In our test of 8x32 class binoculars we couldn’t omit the classic Zeiss instruments from Jena. They were produced in such a huge number that you can still buy a pair of these in good condition second-hand and the price, ranging from about 50 to 150 Euro, is quite affordable. We were motivated by curiosity how a set of binoculars, produced over 20 or 30 years ago, compare with those currently manufactured; we also deeply believed that they were still able to outperform contemporary instruments made in China. Time for a reality check.

Not so long ago we published the test of its twin brother, the Deltrintem 8x30. Its results are in many categories practically the same as the Jenoptem, tested now. The overall result, reached by these both instruments differs in 0.4 of a point, which is a negligible value taking into account measurement errors and the fact, that these binoculars have had several owners so far. Because their performances, looks and parameters are so similar perhaps nobody will be surprised that a significant part of the summary is also the same as in the test of the Deltrintem.


Two Zeiss 8×30 binoculars from Jena – on the left Jenoptem, right Deltrintem.


Let’s start with evident advantages. The tested set of binoculars is 25-year-old. Despite that it is in close to perfect condition – even better than the Deltrintem tested some time ago. Its optics is in equally good shape than the casing. The lenses are clean and flawless, without any mould inside. There are some specks of dust on the prisms but it is quite understandable taking into account the age of the device. Its condition places the workmanship quality in a very favourable light – after next twenty five years the Jenoptem 8x30, tested here, will look still the same, providing it is used in a similar way of course. I doubt whether any contemporary product made in China and bought for a sum not exceeding 250 Euro is able to survive equally well even a much shorter period of time.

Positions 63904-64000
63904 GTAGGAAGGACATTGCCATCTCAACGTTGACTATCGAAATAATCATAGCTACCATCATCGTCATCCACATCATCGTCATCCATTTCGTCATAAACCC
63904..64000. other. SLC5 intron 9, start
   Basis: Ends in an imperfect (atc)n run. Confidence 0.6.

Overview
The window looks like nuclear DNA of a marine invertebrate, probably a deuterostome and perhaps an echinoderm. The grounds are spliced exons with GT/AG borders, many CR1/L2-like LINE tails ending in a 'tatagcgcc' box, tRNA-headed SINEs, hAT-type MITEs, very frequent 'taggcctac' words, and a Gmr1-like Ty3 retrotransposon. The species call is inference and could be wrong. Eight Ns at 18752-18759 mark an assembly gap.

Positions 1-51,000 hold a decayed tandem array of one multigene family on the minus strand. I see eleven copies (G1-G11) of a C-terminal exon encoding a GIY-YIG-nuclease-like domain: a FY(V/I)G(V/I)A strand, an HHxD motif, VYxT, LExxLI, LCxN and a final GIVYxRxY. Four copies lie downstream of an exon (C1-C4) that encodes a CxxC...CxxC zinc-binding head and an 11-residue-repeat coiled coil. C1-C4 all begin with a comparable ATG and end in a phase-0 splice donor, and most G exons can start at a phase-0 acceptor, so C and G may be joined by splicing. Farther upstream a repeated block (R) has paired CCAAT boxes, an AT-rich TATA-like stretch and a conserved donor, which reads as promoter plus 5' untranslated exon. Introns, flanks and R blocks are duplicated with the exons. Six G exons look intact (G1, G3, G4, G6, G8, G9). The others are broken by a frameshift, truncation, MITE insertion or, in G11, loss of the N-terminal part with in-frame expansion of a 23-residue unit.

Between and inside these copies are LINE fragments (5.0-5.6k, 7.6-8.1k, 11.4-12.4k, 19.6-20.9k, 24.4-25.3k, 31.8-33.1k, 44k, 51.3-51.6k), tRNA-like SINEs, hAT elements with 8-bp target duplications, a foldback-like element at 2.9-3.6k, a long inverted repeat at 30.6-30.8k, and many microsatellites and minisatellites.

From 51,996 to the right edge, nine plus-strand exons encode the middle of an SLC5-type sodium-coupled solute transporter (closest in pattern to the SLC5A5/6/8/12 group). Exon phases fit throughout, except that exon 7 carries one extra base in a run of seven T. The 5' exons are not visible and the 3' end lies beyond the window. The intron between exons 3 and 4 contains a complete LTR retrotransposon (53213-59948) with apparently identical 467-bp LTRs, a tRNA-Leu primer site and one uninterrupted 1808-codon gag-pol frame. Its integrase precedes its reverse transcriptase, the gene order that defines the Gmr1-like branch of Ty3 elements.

The next advantage is the field of view. Once a huge field of view counted a lot and the Jenoptem boasts such a feature. It is almost by half a degree wider than the widest field of view found in contemporary competitors, even those very reputable.

The set of binoculars corrects astigmatism and chromatic aberration quite well. You can’t complain about the coma level too much either. The parameters, given by the producer, are followed with perfect exactitude – the objective lens’s diameter and magnification are in accordance with the numbers in documentation.